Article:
TM Forum’s Digital Transformation Asia event – what to expect

Ahead of the forthcoming return of the TM Forum’s Digital Transformation Asia (Kuala Lumpur, 13-15 November), Tony Poulos caught up with the Forum’s CEO, Nik Willetts to get some insights into what we can expect.

Tony Poulos: Nik, it is good to talk to you, can you tell what we can look forward to at this event?

Nik Willetts: So, Digital Transformation Asia is the next instalment in our regional flagship event and this year we are focusing very much on the intelligent network edge. It is not a new topic, there is a lot of noise about it, but we believe that as 5G gets ever closer, this area will become increasingly important. We need to think about the network slicing capabilities and opportunities, but in terms of the more complex digital use cases. If we think about smart factories and smart cities, for example, the opportunities for telcos is enormous, as it is for other industries. We need, as an industry, to be ready to grasp them.

How do operators keep up with all this innovation, all this change? How do you, as a matter of fact?

So, it is a complex market that is for sure, but our focus is always on operation and management. Today, and traditionally in fact, we have been focused on how to monetise new technologies not necessarily how to build them. You look at network slicing and most of the focus is on building it, or on the radio side and so on, but we focus on operationalizing and monetizing it. We look at the Art of the Possible, in a world where multiple operators have to make advanced communications work across different geographies and other boundaries.

We also look at game changing technologies such as AI and Blockchain. They are fabulous and their potential is huge, but they are badly overhyped. You would be forgiven for thinking that they will solve world hunger. The problem is there is the potential for many companies to spend a lot of time and a lot of money chasing the wrong solutions. Our role is to give pragmatic advice and work out how do you win with technology.

Of course, Asia is a hub of activity in 5G and other areas of innovation. What will the impact of your event be, do you think?

The goal of the event is simply to bring the industry together. Asia is so important, so full of innovation and we can add value by enabling the industry to collaborate. For instance, we are launching some important new Catalyst projects – focused on how to make money out of new technology.

You have a unique format for bringing operators and vendors together to solve problems, presumably we will see a lot of that at this event?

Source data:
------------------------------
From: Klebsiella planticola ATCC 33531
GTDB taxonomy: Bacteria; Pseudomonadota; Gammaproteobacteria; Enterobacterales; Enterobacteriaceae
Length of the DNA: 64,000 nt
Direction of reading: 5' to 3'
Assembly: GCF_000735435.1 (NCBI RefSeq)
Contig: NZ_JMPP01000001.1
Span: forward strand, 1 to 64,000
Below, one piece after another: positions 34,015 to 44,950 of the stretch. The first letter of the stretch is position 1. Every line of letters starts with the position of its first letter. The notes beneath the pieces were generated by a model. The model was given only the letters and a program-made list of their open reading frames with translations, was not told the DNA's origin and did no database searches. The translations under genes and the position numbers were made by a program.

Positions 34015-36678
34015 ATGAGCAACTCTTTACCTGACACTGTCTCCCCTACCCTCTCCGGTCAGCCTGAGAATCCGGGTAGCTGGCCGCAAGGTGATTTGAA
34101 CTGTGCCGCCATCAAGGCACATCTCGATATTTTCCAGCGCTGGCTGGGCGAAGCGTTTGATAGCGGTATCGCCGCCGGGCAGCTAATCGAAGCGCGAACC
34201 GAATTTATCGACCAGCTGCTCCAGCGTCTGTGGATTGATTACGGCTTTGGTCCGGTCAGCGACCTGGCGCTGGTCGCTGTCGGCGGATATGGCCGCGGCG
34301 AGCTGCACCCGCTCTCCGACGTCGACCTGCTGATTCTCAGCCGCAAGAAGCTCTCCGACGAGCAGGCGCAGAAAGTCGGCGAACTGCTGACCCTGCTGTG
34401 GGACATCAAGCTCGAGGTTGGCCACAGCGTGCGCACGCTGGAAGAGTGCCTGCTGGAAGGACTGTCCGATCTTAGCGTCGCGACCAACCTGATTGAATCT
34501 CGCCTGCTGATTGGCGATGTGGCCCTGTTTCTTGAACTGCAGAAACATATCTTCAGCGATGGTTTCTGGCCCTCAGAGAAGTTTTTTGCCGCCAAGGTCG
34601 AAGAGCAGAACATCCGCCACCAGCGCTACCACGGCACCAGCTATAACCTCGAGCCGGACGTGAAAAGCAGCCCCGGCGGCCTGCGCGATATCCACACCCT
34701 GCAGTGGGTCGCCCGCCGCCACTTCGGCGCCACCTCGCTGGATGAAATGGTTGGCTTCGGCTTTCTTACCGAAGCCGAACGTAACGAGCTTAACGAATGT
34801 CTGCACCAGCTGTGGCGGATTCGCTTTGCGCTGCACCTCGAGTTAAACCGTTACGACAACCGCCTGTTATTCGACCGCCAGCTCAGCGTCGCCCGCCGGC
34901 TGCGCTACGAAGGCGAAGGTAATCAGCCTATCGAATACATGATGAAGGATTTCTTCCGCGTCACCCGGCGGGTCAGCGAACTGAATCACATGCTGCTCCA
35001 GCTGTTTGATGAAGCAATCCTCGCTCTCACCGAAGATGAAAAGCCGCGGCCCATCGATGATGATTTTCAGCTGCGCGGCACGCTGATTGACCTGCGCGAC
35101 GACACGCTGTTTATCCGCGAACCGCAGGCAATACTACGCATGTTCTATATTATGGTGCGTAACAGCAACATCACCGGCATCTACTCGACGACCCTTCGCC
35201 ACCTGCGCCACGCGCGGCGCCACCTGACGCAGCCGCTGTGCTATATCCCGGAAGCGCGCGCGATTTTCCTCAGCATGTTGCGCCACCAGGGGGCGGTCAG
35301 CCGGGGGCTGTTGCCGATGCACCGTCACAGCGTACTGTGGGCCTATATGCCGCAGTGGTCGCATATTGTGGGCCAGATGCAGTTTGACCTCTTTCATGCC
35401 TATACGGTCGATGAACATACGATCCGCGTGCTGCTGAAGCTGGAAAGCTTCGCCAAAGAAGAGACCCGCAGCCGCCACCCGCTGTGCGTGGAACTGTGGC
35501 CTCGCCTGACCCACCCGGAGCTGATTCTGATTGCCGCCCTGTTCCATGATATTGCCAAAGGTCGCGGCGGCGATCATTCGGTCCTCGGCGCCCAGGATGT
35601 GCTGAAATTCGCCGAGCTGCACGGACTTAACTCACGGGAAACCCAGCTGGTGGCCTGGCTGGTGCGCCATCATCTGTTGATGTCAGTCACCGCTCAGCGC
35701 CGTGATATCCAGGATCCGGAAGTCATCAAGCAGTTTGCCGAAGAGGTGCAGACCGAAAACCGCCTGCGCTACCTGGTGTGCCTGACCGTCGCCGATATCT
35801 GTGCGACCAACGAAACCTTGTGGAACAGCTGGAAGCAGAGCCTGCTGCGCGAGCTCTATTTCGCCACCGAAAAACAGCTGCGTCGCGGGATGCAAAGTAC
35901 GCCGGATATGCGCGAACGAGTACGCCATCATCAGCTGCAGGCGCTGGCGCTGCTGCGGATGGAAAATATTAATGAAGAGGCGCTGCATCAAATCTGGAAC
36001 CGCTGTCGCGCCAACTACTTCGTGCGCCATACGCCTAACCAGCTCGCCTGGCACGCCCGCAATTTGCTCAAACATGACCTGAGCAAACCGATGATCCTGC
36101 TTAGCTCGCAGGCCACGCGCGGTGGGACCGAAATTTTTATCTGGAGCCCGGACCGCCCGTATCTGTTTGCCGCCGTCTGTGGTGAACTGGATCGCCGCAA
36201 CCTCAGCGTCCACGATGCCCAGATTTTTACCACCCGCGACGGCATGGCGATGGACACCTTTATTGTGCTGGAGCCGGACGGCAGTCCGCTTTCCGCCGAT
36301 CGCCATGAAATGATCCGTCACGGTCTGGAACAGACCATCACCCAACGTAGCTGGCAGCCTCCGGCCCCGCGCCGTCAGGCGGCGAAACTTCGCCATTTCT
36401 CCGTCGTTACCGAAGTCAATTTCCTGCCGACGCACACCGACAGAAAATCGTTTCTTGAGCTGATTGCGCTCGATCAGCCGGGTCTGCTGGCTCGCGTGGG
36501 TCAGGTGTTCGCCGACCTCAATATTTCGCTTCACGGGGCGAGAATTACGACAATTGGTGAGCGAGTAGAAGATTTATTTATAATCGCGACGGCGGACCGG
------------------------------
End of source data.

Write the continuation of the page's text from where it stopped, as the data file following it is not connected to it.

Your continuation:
Yes, absolutely. The Forum is unique. We provide and constantly create a level playing field for the industry and this enables meaningful conversations between operators and vendors

When you bear in mind that 70% of revenue that will come from 5G will require transformation of operating models and operating systems, you begin to see the imperatives and the urgency to collaborate. If you don’t collaborate, then you might have a fantastic 5G network, but be unable to make money from it. Without that ecosystem you will be playing catch up and working alone. Everyone in the chain needs to be lined up and ready to justify such a huge investment.

Why Kuala Lumpur, Nik?

We have established ourselves in Singapore and we wanted to take the event further, to provide a great venue with some excellent entertainment for our guests.

And, of course, there is huge innovation in the region. We are very lucky to have Telecom Malaysia as one of our hosts, as well as Axiata. Both are at the forefront of transformation journeys and famous for their innovation.

It will be a great event, and all of us at Disruptive Asia will be there with you.

You can listen to the whole interview on this podcast:


  1. I am getting a bit wary of opinion forming events. Because it is only opinions and very little facts. This is the story of many industry events and consulting reports whether addressing 5G, AI, Robotics etc. etc. As of right now 5G can only communicate in line of sight, meaning the thickest it can send signals through is nothing thicker than a newspaper page. This makes 5G, for the time being useless inside offices and in random outside environments. However, inside stadiums where line of sight can be maintained it can be useful. The question is, what competitive edge does the telcos have in such scenarios, and do they provide the value add, do they work towards forming a compelling value proposition that meets potential customers desirability based on fact findings.

    I am saying this as it seems to me that TMForum, large number of vendors and also consulting companies are in a state of offering opinions formed by surveys (nothing more than opinion poles) and technocrats. The latter are still in a feasibility struggle.

    The approach seems to repeat itself over and over; argue potential feasibility (technology is king), engineer desirability (what always has happened, hence 80% of new innovations fail) and totally ignoring viability (revenue is vanity, profit is sanity).

    • Good to see you are still alive Cato. Can’t say I disagree with you but we are living in an era of “fail fast” – come up with an idea, test it out and if doesn’t work out, dump it. Just count how many Google projects have come and gone in the last five years. Telcos generally don’t have that concept in their DNA and rely heavily on others, particularly vendors, to invest in R&D and present them with new technologies. At least the TM Forum encourages that interplay, especially via its Catalyst program. Don’t be too harsh. Do you see any better alternatives?

What do you think?

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